Descubre el futuro de las finanzas en América Latina y el Caribe

The future of finance in LatAm & the Caribbean

O futuro das finanças na América Latina e no Caribe



LatAm’s cross-border fintechs say local partners pivotal

Jun 7, 2021

By Fabiola Seminario
Regionalización fintech
Starting business in an international market can take 18-24 months to kick off, say Latin America's cross-border fintechs. Local partners - among other assists - can make the process faster....


In recent years, fintechs in Latin America have increasingly pushed into new markets within the region and internationally. However, regulatory challenges, product localization, and talent recruitment in the new territory are common challenges for startups seeking cross-border growth.

Nevertheless, fintech leaders who have made such a move agree that landing with a business partner who knows the market and the regulatory framework of the target jurisdiction makes the expedition smoother.

Nelson Ortiz, director of finance at Zinobe, a Colombian credit fintech, says that alliances with strategic partners are key to expanding into a new territory.

“At Zinobe, the alliance we made with our partner in Mexico helped us adapt to the new market, as well as getting to know the terrain and the users’ profiles, saving us marketing costs,” he said during the Master Class on fintech internationalization, organized by iupana.

Tomás Bercovich, CEO and founder of Global66, a Chilean cross-border payments platform, said that to migrate to a country in the region it is important to consider the market size and regulatory conditions.

Bercovich pointed out that there are two ways to internationalize. The first is through a strategic partner; and the second, autonomously. The choice will depend on each country’s situation and the company’s objective.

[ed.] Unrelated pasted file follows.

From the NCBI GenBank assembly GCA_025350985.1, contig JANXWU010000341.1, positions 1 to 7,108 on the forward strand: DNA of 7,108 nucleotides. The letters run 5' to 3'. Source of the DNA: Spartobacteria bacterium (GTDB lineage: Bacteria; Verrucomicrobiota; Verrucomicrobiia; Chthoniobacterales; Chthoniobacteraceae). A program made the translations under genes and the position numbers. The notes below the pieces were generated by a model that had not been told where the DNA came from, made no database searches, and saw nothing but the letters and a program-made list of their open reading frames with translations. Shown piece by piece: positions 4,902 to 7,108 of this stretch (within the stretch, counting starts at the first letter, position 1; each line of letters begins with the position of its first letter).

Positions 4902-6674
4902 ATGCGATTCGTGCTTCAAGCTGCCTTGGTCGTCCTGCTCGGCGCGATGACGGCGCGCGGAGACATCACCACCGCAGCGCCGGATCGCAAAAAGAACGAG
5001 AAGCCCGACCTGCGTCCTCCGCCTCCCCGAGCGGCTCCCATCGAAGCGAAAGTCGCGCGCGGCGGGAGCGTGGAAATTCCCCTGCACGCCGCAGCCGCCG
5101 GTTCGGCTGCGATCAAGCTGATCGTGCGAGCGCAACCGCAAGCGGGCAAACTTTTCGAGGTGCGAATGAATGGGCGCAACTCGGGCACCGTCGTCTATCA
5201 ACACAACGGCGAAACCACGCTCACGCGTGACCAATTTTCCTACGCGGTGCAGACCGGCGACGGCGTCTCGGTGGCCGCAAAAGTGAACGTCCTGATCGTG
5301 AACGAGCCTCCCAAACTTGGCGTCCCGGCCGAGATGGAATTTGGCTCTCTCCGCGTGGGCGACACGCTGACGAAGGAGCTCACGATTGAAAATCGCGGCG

He also indicated that partnerships are a way for a more effective and quicker time to market, while the autonomous expansion process is slower and more complex.

“In our experience [an autonomous process] takes between 18 and 24 months to be operational. Waiting two years to launch [the product or service] at the speed that several players in the region are moving is the beginning of the end,” he warned.

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Product strategies for new markets

While working together with a local partner smooths the process of entering a new market, fintechs face several challenges, especially in terms of communications.

This is what they experienced at Centeo, Zinobe’s subsidiary in Mexico. According to Ortiz, although both partner companies (Centeo and Mexarrend) agreed on the objectives of growing in the market, one of the challenges came from the definition of strategies and goals, specifically on product-market fit of the service being developed.

“If someone is considering entering a market and it is over-saturated with products very similar to the ones they offer, then they should consider a market other than that one,” Ortiz stated.

Meanwhile, Cristian Huertas, manager of BNEXT Mexico, indicated that the company was able to find the product-market fit after an extensive study aimed at finding out what the market wanted through interaction with financial service customers.